But a large Veterans Affairs study did link HCV/HIV infection to a higher risk of cerebrovascular disease (stroke and transient ischemic attack) and to a trend toward a higher MI rate.102 This analysis involved 19,424 HIV-positive veterans, 32% of them coinfected with HCV and HIV and 97% of them men. The investigators identified HCV infection by diagnostic codes and HCV-antibody positivity. There was no HCV/HIV-negative control group. After statistical adjustment for potentially confounding factors, HCV/HIV coinfection was linked to a 20% higher risk of cerebrovascular disease compared with HIV alone (adjusted hazard ratio 1.20, 95% CI 1.04 to 1.38, P = 0.013), while coinfection was nonsignificantly associated with a 25% higher risk of acute MI (adjusted hazard ratio 1.25, 95% CI 0.98 to 1.61, P= 0.072).
Another US veterans study did find an independent (though small) association between HCV infection and acute myocardial infarction in a comparison of HIV-positive and negative veterans.18 This Veterans Aging Cohort Study involved 27,350 HIV-positive and 55,109 age-, race-, and site-matched HIV-negative veterans, 97% of them men. No one had a history of cardiovascular disease. The researchers defined HCV infection by ICD-9 code or positive HCV antibody. During 5.9 years of follow-up, 871 veterans had an acute MI. Statistical analysis adjusted for multiple risk factors associated HCV infection with about a 20% higher MI risk when compared with HCV-negative vets (adjusted hazard ratio 1.19, 95% CI 1.01 to 1.40).
A medical record review at the University of Rochester compared 239 people with HIV, 167 with HCV, and 182 with both HIV and HCV with gender-, race-, and age-matched uninfected people in the NHANES database.103 After statistical adjustment for confounders, HCV/HIV-coinfected people had a 2% higher Framingham Risk Score than the general population (P = 0.03) and a 4.1-year older vascular age (P = 0.01). People infected with HCV but not HIV had a 2.4% higher Framingham Risk Score than the general population (P < 0.001) and a 4.4-year older vascular age (P < 0.001). But HIV infection alone did not confer a higher Framingham score or an older vascular age.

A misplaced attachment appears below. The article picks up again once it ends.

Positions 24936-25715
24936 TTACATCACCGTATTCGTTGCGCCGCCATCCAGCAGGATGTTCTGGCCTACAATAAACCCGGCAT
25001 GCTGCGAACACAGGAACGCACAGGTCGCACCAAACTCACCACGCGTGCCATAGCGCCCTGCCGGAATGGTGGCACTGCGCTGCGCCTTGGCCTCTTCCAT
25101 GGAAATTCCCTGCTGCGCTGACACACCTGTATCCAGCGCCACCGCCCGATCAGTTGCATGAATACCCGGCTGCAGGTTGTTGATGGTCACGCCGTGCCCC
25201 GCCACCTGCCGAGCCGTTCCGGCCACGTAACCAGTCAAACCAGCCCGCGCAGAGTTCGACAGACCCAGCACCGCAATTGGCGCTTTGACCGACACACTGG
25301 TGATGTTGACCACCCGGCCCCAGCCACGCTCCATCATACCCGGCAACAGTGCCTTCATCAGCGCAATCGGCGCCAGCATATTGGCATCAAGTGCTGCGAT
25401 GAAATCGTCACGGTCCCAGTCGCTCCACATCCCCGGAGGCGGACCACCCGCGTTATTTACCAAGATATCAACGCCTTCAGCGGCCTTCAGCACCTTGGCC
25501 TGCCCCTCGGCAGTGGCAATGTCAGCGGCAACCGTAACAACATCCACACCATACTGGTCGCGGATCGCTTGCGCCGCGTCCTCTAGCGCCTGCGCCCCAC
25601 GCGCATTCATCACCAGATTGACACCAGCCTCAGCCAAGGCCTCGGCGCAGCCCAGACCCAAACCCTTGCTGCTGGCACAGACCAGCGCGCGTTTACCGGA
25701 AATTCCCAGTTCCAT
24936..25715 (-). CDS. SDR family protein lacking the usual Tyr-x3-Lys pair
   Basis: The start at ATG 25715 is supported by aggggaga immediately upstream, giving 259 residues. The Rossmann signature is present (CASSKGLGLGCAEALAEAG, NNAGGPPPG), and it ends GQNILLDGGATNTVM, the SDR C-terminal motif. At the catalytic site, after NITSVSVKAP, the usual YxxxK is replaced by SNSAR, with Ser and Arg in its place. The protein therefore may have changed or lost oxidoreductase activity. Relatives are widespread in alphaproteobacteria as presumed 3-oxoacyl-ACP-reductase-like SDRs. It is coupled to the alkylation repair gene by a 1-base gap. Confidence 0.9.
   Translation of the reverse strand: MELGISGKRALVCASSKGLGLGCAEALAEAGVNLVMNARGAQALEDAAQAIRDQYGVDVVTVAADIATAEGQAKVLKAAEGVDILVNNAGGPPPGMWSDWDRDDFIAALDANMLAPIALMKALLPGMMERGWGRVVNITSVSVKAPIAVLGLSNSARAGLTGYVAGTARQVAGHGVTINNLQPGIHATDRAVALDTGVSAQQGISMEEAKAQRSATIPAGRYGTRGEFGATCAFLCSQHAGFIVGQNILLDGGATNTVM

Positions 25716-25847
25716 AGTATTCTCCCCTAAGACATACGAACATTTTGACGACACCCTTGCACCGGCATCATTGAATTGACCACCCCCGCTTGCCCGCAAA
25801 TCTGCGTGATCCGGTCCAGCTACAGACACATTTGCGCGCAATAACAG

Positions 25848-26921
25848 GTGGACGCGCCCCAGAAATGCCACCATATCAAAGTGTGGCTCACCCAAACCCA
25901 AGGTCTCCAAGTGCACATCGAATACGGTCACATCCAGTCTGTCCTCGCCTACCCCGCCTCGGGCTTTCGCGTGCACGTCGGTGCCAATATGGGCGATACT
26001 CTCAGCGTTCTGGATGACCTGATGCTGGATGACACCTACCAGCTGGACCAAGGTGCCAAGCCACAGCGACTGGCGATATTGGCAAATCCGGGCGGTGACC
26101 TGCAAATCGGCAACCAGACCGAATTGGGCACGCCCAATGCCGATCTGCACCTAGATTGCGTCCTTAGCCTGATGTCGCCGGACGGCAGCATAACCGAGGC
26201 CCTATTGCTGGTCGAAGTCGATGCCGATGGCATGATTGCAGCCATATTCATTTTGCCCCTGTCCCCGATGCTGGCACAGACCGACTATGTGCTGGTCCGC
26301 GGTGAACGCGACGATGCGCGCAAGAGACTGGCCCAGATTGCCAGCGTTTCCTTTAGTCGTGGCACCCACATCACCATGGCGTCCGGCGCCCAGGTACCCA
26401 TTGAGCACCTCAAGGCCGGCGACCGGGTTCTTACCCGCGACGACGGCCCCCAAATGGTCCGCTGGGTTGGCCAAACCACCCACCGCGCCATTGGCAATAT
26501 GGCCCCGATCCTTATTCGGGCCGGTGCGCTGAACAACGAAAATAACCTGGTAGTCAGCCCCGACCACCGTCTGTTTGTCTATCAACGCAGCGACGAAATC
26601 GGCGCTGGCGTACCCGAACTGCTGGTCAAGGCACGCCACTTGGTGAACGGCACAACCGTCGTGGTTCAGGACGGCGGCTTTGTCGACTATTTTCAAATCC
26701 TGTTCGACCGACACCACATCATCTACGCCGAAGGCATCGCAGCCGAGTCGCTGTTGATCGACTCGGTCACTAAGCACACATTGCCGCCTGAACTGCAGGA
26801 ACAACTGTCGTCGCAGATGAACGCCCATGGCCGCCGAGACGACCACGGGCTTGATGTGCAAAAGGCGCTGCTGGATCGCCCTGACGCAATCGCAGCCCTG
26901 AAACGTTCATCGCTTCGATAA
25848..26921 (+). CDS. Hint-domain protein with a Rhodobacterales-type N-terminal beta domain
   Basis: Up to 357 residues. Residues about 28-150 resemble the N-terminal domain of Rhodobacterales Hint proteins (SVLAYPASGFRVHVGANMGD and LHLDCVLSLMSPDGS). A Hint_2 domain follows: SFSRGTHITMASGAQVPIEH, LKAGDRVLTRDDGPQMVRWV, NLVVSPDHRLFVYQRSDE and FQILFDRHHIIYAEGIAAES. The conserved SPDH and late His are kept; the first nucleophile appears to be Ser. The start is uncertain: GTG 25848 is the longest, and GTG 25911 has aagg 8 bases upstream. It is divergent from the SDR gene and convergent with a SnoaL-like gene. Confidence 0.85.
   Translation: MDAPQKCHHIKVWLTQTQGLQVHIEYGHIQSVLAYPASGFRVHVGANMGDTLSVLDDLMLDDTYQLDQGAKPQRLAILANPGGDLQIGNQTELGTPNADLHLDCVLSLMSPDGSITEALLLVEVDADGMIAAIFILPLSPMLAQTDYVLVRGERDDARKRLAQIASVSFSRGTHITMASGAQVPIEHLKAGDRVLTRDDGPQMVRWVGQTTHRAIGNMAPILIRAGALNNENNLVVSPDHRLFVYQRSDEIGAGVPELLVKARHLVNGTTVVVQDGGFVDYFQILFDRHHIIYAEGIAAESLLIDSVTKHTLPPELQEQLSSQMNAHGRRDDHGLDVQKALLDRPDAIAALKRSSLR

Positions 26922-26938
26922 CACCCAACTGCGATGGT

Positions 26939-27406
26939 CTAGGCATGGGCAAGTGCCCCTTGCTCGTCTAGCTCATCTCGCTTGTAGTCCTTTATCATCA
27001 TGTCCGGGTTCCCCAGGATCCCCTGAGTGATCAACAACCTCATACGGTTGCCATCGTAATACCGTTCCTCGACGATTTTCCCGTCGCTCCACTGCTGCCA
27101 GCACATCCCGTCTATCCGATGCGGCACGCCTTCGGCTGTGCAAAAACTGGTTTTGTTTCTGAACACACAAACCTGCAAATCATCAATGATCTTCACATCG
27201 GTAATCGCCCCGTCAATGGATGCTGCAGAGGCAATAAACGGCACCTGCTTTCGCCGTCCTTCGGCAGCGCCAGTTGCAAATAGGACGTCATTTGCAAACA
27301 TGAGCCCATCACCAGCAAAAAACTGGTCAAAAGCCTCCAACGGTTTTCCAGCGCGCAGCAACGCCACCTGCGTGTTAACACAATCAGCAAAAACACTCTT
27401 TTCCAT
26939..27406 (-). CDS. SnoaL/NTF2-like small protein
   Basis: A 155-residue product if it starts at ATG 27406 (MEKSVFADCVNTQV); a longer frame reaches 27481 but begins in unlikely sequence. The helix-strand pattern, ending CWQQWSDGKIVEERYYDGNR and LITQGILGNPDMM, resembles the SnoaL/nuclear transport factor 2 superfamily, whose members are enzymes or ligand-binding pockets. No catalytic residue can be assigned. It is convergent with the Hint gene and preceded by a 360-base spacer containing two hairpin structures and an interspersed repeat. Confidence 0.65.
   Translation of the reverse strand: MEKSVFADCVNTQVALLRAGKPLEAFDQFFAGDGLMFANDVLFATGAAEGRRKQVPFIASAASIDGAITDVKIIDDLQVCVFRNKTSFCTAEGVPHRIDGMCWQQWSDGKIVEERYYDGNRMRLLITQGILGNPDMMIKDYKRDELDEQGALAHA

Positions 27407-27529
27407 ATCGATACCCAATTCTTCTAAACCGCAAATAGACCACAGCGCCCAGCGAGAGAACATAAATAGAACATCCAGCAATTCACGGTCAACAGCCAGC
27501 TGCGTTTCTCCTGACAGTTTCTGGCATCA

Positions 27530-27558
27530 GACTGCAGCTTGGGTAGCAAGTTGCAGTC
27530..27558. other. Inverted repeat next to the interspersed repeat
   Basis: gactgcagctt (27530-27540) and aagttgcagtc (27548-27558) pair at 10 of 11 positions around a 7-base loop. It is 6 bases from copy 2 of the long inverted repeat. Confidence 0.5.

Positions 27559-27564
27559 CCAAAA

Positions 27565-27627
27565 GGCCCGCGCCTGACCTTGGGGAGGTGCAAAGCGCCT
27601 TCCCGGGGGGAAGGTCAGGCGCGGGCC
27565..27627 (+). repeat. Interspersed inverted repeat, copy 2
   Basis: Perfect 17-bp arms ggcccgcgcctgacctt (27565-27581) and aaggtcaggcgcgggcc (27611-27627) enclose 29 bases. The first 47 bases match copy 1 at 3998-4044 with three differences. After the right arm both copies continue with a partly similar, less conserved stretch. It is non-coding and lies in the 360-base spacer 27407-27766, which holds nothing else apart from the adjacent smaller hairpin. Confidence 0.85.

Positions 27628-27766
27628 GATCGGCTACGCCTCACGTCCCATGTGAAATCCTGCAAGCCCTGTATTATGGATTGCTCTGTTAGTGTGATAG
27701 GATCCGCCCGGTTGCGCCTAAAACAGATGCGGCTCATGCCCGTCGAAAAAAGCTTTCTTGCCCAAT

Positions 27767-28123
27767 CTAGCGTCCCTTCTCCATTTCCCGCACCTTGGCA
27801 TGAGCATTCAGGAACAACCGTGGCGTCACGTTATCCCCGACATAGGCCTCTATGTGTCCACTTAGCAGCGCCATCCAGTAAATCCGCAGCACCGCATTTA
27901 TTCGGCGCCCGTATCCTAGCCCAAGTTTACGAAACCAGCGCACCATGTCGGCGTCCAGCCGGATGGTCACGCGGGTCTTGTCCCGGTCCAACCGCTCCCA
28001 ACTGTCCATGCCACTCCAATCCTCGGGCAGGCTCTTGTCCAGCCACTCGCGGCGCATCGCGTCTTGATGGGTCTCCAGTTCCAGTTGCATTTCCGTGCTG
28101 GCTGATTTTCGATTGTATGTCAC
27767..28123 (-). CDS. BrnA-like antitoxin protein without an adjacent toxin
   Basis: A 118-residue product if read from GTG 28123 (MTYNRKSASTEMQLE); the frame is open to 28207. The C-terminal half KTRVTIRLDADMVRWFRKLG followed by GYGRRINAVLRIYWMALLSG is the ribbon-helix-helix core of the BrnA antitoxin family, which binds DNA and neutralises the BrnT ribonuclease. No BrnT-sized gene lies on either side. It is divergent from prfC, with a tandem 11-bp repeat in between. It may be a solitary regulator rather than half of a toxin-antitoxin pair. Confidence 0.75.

Comparing 18 HCV/HIV-coinfected people with 22 HIV-monoinfected people, French investigators recorded a significantly higher prevalence of subclinical carotid plaque in the coinfected group, even though LDL cholesterol and blood pressure were lower in coinfected people.104 Chronic HCV infection was associated with 10-fold higher odds of plaque (OR 10, 95% CI 1.5 to 72, P = 0.02).
The French team suggested that "HCV infection might be considered as not only a liver infection but also as a metabolic disease in HIV patients, justifying regular cardiovascular surveillance."104 The VA team observed, though, that HCV may inflate rates of some cardiogenic conditions, including metabolic syndrome and diabetes, while it appears to lower levels of total cholesterol, LDL cholesterol, and triglycerides.102 Of the three studies that assessed HCV impact on clinical endpoints, the two predominantly male VA studies uncovered evidence implicating HCV in MI and stroke,18,102 but the DAD study (with 74% of participants men) saw no HCV tie to MIs (Table 5).101